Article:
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Romeo's Love Essay

  • Submitted by: rbiredale
  • on October 7, 2011
  • Category: English
  • Length: 837 words

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Below is an essay on "Romeo's Love" from Anti Essays, your source for research papers, essays, and term paper examples.

Romeo in Love
Romeo is in love.   As we meet him in Act I, he is in love with Rosaline. This relationship makes him feel passive, lovesick, rejected, and depressed. Shortly after, he falls in love with Juliet.   Now he exhibits behavior that is hopeful, aggressive, and passionate.   I definitely do not admire this kind of lover.
Romeo is a 16 year old youth living in 17th century Verona, Italy.   In the beginning of the play, Romeo is a depressed and melancholy person.   This is because of his love-sickness for Rosaline.   He spends most of his time sighing over his depressing non-existent love life.   He wanders around with thoughts of Rosaline. His father, Montague, describes him:   “Many a morning hath he there been seen/With tears augmenting the fresh morning’s dew/Adding clouds to more clouds with his deep sighs” (Act I, Scene 1, 129-131).   His family goes on to discuss what could be wrong with him.   Romeo is obsessed with Rosaline, and it makes him more depressed that she does not love him back.   He describes himself as, “Out of her favor where I am in love.” (Act I, Scene 1, 166).   He is obsessed with her beauty, but he does not talk to her, “Show me a mistress that is passing fair, what doth her beauty serve, but as a note/Where I may read who passed that passing fair” (Act I, Scene1, 232-34).   He continues to be down hearted and expresses his regret that she pledges to chastity: “She is rich in beauty, only poor/That, when she dies, with beauty dies her store” (Act I, Scene 1, 213-14).   He isolates himself at the party hosted by the Capulet family, and spends his time in despair: “Under Love’s heavy burden I do sink” (Act I, Scene 4, 22).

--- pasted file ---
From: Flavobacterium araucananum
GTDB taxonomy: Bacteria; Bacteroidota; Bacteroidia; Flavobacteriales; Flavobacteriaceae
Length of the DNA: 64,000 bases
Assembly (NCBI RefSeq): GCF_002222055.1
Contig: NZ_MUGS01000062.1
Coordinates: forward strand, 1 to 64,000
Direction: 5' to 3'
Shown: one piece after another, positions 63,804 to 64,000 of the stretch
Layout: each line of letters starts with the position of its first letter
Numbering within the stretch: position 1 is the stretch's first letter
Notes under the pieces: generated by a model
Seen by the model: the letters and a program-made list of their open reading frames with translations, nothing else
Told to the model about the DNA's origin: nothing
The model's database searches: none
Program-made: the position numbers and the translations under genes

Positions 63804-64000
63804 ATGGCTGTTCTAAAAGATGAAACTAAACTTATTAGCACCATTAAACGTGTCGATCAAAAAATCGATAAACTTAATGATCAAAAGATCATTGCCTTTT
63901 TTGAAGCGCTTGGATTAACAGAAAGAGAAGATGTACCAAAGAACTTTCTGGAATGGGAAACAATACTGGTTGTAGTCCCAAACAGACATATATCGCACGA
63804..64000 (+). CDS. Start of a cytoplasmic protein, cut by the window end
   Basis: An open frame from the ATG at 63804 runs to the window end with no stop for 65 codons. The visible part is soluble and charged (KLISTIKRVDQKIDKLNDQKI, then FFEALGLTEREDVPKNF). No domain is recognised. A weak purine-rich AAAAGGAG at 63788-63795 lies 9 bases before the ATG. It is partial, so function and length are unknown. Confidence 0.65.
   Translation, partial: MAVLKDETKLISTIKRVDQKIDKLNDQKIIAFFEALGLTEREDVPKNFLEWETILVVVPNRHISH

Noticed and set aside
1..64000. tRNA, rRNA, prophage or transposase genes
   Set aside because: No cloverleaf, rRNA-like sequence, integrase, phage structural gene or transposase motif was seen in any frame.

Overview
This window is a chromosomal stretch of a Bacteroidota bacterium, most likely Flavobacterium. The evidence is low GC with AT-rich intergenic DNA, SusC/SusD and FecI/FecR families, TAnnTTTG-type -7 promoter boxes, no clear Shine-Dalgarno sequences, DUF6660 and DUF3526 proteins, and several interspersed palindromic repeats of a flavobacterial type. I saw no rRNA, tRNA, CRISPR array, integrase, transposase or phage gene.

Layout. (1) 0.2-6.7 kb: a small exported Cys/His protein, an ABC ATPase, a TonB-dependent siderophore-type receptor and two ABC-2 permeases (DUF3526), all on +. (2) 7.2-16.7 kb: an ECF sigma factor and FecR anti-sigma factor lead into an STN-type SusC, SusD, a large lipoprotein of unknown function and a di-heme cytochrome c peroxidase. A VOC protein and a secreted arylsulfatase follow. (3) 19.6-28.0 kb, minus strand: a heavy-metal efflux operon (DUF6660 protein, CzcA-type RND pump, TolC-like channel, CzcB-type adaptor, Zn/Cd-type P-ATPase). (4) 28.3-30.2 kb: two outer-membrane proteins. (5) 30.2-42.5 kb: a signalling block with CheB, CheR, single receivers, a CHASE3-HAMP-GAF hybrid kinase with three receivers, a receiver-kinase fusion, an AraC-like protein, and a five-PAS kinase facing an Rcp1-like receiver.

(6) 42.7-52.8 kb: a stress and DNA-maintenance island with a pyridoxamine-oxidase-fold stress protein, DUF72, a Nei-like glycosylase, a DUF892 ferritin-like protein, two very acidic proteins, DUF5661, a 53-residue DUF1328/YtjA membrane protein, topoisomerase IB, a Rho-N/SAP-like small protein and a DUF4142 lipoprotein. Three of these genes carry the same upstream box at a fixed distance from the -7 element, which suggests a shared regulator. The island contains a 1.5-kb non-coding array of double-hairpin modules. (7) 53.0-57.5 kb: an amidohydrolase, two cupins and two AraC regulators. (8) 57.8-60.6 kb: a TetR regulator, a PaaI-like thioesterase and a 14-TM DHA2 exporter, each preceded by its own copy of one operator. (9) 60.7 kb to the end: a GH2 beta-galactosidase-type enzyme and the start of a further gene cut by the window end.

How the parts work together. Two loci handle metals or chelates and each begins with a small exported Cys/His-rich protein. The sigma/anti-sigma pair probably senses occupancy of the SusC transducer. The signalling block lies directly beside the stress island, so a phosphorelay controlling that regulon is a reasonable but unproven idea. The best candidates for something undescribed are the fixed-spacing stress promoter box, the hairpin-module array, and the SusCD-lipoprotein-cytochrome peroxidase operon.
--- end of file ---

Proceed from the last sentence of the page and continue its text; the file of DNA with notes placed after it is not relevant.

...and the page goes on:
Even though Romeo declares this great love for Rosaline, his feelings are actually shallow and short-lived.   When he first sees Juliet, he feels uplifted, describing her as “Beauty too rich for use, for earth too dear!” (Act I, Scene 5, 46).   He feels hopeful, happy, and in awe of Juliet, “Did my heart love till now? For...

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